The Prosecutor's frustration is understandable, given that every single decision in the case for the past four years has concerned Bashir's travel to other states, apparently unhindered by his arrest warrant. While invariably in these decisions, the Pre-Trial Chamber has found that states have an obligation to transfer the accused, its approach to has changed over time. Most notably, in my opinion, the emphasis placed on the Security Council has diminished somewhat. Two 2010 decisions informed the Security Council and Assembly of States Parties of Bashir's presence in Kenya and Chad 'in order for them to take any measure they may deem appropriate'. In the controversial decisions on Bashir's travel to Malawi and Chad issued in 2011, the Pre-Trial Chamber found that the two states had failed to cooperate with the Court and ordered the Registrar to transmit the decision to the Security Council, but the 'action' proviso was missing. More recent decisions on Ethiopia and Egypt invited the states to arrest Bashir, and ordered the Registrar to communicate with the state in question, without any mention of the Security Council. A 2014 decision on the Democratic Republic of the Congo referred the decision to the Security Council pursuant to Article 87(7), but no request for action was included with the referral. In other words, the Pre-Trial Chamber has not expressly called the Security Council to act on the non-compliance of states since 2010.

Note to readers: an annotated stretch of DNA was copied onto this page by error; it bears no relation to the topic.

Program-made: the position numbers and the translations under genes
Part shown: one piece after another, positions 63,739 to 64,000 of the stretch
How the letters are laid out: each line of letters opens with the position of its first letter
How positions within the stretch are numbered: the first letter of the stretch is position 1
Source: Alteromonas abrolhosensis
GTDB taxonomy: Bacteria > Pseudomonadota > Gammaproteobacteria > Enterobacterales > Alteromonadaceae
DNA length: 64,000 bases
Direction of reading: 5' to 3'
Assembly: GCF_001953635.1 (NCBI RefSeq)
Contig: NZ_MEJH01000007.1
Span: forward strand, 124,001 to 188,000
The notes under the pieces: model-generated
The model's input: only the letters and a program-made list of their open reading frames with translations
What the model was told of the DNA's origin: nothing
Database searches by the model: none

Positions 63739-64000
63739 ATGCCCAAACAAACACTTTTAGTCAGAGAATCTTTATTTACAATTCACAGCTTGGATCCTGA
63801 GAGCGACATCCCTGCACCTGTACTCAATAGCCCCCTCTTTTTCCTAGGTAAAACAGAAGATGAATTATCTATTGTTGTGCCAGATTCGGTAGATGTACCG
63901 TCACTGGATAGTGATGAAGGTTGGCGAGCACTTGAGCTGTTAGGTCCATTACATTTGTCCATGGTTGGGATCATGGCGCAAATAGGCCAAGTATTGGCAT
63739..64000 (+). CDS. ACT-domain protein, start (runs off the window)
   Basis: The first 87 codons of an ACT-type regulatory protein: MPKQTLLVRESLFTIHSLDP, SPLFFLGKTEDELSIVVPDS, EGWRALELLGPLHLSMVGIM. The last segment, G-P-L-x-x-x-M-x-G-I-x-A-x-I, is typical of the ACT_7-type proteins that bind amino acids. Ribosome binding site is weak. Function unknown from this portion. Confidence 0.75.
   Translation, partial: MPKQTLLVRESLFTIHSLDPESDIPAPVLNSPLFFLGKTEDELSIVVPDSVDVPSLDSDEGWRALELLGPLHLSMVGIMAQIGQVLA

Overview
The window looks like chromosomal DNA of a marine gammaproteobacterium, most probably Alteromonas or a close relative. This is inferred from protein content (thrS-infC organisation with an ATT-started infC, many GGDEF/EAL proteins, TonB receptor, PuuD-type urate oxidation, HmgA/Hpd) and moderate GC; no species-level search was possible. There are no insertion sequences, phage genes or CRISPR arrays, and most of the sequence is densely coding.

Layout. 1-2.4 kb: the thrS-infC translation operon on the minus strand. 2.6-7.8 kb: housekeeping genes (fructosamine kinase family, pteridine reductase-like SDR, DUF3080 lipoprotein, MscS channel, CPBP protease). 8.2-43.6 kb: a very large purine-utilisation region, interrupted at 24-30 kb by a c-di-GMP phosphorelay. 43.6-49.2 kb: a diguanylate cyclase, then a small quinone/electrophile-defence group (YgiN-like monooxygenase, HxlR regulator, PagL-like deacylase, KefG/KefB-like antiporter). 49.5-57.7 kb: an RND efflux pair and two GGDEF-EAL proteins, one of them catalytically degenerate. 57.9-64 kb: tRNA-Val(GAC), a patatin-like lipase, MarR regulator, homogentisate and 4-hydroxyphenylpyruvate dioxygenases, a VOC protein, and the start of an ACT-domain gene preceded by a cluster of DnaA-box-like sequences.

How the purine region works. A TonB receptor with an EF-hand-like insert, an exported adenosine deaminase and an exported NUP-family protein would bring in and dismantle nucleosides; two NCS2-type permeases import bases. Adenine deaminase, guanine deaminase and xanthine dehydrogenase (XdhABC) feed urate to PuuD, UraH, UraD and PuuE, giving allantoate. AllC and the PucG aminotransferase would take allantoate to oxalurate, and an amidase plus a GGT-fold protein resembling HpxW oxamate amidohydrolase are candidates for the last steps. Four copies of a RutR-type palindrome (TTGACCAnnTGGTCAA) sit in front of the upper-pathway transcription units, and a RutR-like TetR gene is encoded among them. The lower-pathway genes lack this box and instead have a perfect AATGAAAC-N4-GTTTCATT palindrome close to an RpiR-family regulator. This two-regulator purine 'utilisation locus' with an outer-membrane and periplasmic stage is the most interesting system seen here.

We might ask, then, what the ICC's Prosecutor expects the Security Council to do. Her aim in announcing a halt to the investigations was allegedly to 'shock this Council into action'. The common position will be that the Security Council will not act because of China's close relationship with Sudan, but in my opinion, each of the possible actions pose significant legal, as well as political, problems. Let us examine each of the options in detail.